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Cyclists, pedestrians should be mindful of each other

I agree with Mr Bernard Sim’s letter, “Cyclists have right of way too, shouldn’t be singled out” (Sept 23).

Tay Yong Hong

I agree with Mr Bernard Sim’s letter, “Cyclists have right of way too, shouldn’t be singled out” (Sept 23).

Singapore is going for a clean and green environment and promoting an active society.

Cycling, as a solution, does not pollute the environment or consume petrol. It burns calories, making us healthier. It is the most economical mode of transport.

While cycling on walkways may not be encouraged, let us remember that some cyclists are our next-door elderly uncles and aunties who need to get around the neighbourhood. Children, too, can cycle to school or to their tuition centre.

If we say cycling on pavements is an offence punishable by a fine, as accidents would cause injuries, we then drive these groups of cyclists onto the road, where an accident would amount to severe injuries or even death.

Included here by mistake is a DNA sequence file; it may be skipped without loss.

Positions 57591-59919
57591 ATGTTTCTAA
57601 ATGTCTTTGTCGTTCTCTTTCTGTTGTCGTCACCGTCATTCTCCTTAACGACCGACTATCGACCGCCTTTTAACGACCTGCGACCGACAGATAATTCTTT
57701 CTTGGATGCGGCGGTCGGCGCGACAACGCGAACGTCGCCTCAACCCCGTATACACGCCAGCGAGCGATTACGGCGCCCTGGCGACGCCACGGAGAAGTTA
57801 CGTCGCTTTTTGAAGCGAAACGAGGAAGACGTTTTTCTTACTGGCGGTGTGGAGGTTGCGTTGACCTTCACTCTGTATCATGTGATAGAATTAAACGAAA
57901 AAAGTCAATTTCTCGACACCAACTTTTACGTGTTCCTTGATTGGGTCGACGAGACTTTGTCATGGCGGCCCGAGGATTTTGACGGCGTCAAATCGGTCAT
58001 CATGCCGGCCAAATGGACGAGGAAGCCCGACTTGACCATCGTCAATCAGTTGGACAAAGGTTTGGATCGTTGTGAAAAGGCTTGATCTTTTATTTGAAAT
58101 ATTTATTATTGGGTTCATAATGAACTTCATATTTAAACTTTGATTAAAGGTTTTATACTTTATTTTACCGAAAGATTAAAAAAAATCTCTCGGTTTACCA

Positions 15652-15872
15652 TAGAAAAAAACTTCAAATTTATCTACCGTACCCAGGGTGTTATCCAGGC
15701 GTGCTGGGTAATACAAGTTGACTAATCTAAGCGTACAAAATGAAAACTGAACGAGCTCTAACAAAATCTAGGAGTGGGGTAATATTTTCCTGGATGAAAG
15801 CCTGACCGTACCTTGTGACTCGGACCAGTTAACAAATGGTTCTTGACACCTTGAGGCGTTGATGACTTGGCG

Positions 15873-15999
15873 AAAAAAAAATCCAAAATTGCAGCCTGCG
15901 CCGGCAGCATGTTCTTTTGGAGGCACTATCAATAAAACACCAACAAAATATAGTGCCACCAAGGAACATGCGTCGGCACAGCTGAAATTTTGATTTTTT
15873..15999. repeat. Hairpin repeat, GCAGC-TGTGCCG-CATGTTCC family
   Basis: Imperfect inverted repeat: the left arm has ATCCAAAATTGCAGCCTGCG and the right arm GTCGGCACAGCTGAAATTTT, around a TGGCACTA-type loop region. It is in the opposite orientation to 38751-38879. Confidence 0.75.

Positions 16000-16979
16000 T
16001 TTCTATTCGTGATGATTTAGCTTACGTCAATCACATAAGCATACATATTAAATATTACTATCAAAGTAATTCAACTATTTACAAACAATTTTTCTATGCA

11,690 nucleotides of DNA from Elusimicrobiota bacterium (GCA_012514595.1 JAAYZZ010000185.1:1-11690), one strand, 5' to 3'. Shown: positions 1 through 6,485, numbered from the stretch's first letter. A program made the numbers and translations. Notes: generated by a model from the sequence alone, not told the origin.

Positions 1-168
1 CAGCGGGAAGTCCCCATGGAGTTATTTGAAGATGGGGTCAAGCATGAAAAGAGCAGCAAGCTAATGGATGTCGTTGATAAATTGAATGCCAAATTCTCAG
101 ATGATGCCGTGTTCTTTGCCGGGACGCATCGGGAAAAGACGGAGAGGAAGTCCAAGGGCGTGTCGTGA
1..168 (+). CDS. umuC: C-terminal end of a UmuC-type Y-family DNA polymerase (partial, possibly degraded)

Until we find a feasible solution, both cyclists and pedestrians should be mindful when using the pathways. Pedestrians who read and text on their phones while walking with their earphones on could be at fault too.

Many pedestrians think they have the right of way on pavements and can occupy both the footpath and cycling path, and even bicycle crossings.

Cyclists and pedestrians must co-exist and share the walkways where cycle paths are still not available.

In coming up with cyclist and pedestrian codes, the authorities should, for example, ensure that both groups keep to the left of the path unless overtaking. Where the path is narrow, pedestrians and cyclists should keep in a single file.

Mobile phones and earphones should not be used on paths.

A single tinkle from a bicycle bell should serve to remind pathway users to move to the left, if they are not already, and that a cyclist is behind.

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